“To say we are open, we are an inclusive society, we welcome Muslims and refugees here, you have a home here, that needs to be backed up,” May told reporters. Canada should ramp up the number of refugees it is prepared to accept, and federal Immigration Minister Ahmed Hussen should immediately suspend the Safe Third Country agreement, she said. The bilateral accord, which took effect in 2004, allows Canada to turn away most refugee claimants if they arrived via the United States.
“What matters is actions,” May said. “Open up our doors. Let in more refugees. Get rid of the safe party agreement that makes it harder for people to get here from the United States. The U.S. is no longer a safe country for Muslims.”
And here we have another of May’s “do as I say, not as I do” contradictions
First, this backdrop. In August 2016, the Green Party of Canada adopted at its biannual convention a policy in which it endorsed the use of boycott, divestment and sanctions as a means of bringing an end to Israel’s decade-long illegal occupation of Palestinian Territories. The party’s members voted to adopt the policy despite the determined opposition from the party’s leader, Elizabeth May.
The party had come under an intense attack from the mainstream media and from pro-occupation groups, prompting Elizabeth May to briefly raise the prospect of resigning from the leadership. She decided to remain leader when the party’s federal council called for a special meeting at which the members would be asked to revisit the BDS policy.
That meeting was held in early December in Calgary, Alberta. At that meeting, over 84% of those present voted to replace the BDS policy with a motion calling for targeted sanctions on the State of Israel. The policy had the full support of the party’s leader, Elizabeth May.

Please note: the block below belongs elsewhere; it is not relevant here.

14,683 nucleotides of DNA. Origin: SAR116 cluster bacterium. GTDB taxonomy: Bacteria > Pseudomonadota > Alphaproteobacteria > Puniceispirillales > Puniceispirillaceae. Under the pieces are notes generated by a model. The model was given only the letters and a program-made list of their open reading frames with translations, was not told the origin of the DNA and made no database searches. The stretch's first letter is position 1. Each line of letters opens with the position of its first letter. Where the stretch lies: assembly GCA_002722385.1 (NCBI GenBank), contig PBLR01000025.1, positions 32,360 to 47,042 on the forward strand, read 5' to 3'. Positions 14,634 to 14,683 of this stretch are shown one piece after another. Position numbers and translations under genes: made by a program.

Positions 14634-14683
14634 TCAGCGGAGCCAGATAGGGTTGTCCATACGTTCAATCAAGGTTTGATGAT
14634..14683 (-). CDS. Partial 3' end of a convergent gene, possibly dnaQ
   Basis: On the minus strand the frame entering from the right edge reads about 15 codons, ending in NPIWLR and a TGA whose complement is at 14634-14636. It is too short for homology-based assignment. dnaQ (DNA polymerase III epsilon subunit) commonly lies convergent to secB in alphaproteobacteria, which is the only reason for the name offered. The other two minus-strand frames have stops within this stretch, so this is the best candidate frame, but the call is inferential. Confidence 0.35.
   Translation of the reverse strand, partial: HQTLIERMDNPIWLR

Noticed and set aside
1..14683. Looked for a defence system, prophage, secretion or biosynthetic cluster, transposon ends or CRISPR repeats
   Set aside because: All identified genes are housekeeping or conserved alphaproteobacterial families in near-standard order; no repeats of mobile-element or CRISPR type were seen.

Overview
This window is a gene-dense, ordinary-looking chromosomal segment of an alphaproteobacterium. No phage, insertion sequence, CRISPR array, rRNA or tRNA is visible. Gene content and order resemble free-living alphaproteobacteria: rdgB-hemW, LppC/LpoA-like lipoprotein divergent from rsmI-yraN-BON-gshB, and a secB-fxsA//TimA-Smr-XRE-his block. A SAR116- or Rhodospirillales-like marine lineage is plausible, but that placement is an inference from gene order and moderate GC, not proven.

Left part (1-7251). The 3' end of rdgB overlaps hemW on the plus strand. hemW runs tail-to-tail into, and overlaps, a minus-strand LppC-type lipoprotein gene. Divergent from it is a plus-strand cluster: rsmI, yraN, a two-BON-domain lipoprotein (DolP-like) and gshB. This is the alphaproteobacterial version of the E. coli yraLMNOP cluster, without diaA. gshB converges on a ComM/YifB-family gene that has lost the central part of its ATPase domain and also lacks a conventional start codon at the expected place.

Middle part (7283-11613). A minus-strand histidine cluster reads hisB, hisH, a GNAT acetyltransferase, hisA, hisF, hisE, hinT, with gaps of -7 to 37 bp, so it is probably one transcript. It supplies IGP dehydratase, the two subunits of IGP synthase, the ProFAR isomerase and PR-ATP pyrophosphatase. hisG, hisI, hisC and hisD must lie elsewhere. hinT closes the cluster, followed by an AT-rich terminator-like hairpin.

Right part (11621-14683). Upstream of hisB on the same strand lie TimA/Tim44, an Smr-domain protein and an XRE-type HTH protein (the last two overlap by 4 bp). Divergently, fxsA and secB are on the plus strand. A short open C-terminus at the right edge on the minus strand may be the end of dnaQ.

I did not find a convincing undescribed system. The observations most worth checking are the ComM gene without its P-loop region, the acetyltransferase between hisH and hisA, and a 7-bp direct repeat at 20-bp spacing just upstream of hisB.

Immediately following the December meeting, the Real News Network broadcast an 18-minute video abut the meeting, reposted here. Green Party member Dimitri Lascaris hosted the broadcast and summarized seven new sanctions called for by the policy. Although the policy supposedly “had the full support of the party’s leader, Elizabeth May”, to date, there is no evidence that she will heed her own advice to Trudeau — “What matters is actions” – by translating her party’s new sanctions into what matters — ACTION.
To illustrate, consider this:
On October 28, 2016, a couple of months after the party had adopted a BDS policy, I sent the following email to Ms. May. I never did receive a reply, so I’m not expecting much in the way of action from Ms May in terms of speaking out in Parliament on behalf of Palestinians.
Dear Ms. May – As a regular reader of your Week in Review, I have yet to see any Statements or Media updates relating to Israel’s ongoing crimes against Palestinians. For example, this week, without any prior notice, Israel forces first raided, and then destroyed Palestinian homes, leaving at least 44 people, including many children, homeless. (Source: Israeli-enforced demolitions in Jerusalem leave scores of Palestinians homeless).
This was not an isolated incident: we have seen an unprecedented surge in home demolitions in recent months in the occupied West Bank and East Jerusalem. According to the UN, significantly more Palestinians have been displaced by home demolitions so far this year than were displaced in the entire of 2015.
The Green members of the party who support the cause of justice and peace for Palestinians need you to speak out in Parliament against Israel’s home demolitions.
Will you speak out in their behalf on this occasion? If not, will you please explain why you have chosen to remain silent?
As a GPC member, I look forward to your timely response.
Thank you for your cooperation in this matter.
Frank White, etc.
To conclude, in future, Elizabeth May might want to check out her own words and deeds before she criticizes others for their failures to meet expectations she doesn’t always live up to.